Detroit Public Schools tells union it's running out of cash June 30

District has enough cash to make payroll through June 30, DTF's Ivy Bailey says

DETROIT – Detroit Public Schools will be unable to continue paying its employees after June 30, according to an email sent by Ivy Bailey of the Detroit Federation of Teachers.

Bailey's statement said the district has enough cash to make payroll through June 30 for all employees, but after that point, the district will not be able to continue paying employees.

"When Judge Steven Rhodes informed me of this today, I insisted that we meet on Monday with DPS leadership and financial officials to develop a solution to this problem," Bailey said. "We will be reaching out to all of our members who are on a 26-check pay program in the coming days."

Teachers told Local 4 they're already working for free if they aren't going to be paid through the summer. A meeting is scheduled for Sunday.

DPS Transition Manager Steven Rhodes said the $48.7 million in supplemental funding recently passed by the Michigan Legislature will provide enough funding for DPS to pay all employees through the end of the fiscal year June 30.

"However, without the passage of the more comprehensive $715 million education reform package that is now being considered by the Michigan House of Representatives, there will be no funds available to pay DPS employees -- those teachers on a 26-pay cycle included," Rhodes said in a statement. "There also will be no funds available for the district to conduct summer school or provide the year-round special education services that a number of our students rely on. I urge our legislators to act thoughtfully, but with the urgency that this situation demands."

Watch: Financial rescue needed for DPS, Rhodes says

"We are continuing our fight, together with our community, to secure a solution to the debt crisis facing Detroit Public Schools before June 30," Bailey said.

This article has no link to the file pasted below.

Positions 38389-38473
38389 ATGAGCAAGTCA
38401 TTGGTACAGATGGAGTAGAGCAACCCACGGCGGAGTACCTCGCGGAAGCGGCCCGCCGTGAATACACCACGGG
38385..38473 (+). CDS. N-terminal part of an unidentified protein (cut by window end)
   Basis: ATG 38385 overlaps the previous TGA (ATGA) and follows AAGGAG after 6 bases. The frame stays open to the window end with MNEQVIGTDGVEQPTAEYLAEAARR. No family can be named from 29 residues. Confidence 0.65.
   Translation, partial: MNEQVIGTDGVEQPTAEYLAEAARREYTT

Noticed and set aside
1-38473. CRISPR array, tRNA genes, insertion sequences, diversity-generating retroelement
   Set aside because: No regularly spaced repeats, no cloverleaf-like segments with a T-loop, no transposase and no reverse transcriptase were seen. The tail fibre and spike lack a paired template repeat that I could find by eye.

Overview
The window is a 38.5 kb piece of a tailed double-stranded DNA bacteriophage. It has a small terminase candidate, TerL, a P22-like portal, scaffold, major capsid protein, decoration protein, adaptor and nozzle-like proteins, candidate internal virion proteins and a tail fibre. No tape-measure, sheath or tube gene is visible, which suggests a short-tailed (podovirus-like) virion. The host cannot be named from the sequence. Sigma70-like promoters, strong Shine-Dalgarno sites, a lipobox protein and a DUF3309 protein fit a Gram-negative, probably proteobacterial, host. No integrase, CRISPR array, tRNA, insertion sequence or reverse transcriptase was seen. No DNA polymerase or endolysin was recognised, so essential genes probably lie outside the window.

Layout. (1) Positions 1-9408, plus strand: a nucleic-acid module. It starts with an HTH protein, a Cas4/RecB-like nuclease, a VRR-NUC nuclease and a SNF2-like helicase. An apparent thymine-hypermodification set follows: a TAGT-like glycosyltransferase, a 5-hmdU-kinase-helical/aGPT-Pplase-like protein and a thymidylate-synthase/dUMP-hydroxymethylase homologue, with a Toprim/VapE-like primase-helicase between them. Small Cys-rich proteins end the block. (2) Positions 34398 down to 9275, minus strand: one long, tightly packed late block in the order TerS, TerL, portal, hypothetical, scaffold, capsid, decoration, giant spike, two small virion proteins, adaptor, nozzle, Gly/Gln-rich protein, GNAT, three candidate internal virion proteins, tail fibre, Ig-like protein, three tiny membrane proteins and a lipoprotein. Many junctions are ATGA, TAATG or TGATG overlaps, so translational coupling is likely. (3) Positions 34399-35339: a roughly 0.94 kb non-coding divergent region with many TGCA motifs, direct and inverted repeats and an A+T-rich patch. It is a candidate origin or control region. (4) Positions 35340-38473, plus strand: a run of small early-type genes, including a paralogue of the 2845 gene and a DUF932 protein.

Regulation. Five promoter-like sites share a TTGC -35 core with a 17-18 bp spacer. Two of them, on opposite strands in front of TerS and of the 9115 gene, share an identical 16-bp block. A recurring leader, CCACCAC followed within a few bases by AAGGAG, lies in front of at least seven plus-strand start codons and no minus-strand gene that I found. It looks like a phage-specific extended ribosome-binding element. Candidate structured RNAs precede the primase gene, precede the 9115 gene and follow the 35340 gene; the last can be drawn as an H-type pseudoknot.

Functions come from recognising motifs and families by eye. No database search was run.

Sharon Anderson will now start brainstorming with her daughter options if DPS runs out money.

"My grandchildren do attend summer school programs," Anderson said. "The first thing I think about is where's the money? Where's money going?"

The DFT will hold an emergency membership meeting Sunday at 2:30 p.m. at the Impact Church at 12844 Elmdale Street.

A conference will be held outside the church at 3:30.

Teacher 'freaked out' by email from union

“Freaked out, is the best way to describe it. And really shocked when we saw the email,” said Jennifer Menzer, an 8th grade English teacher at Munger School. 

Menzer has been teaching in the district for 15 years. She opted for the 26 payments so she’d still get a paycheck in the summer. In March, when the Michigan Senate and House approved $48.7 million in emergency state funding for DPS, aimed towards helping the district remain open the rest of the school year, Menzer raised concerns.

"Talked to the union and they said, ‘No, if we get the money that we need, people who have 26 pays and get the pay over the summer would get paid,'" she said. 

Watch Local 4 News and stay with for updates on this developing story.

Federal corruption probe continues

Meanwhile, 13 former Detroit Public Schools principals are accused of taking kickbacks from a contractor. The first in a line pleaded guilty this past week and could be sentenced to at least three years in prison.

Read: DPS principals line up for guilty pleas in corruption probe

Clara Smith's plea was accepted Thursday in federal court. She is scheduled to be sentenced in September, and could get 46 to 57 months in prison.

Smith was the principal of Thirkell Elementary-Middle School from 2008-2016. She and other principals are accused of scheming with district vendor Norman Shy.

Overall, the U.S. Attorney's Office says 11 guilty pleas so far are scheduled in April and May, including deals with nine principals. The man at the center of the probe, Shy, is scheduled to plead guilty on May 11.

Feds: DPS officials will steal from their own

Federal investigators said that because of the scheme, the district paid thousands of dollars for auditorium chairs, supplemental teaching material, raised line paper and other classroom supplies that either never arrived or came in smaller quantities than ordered.

Watch: Following the money in the Detroit Public Schools mess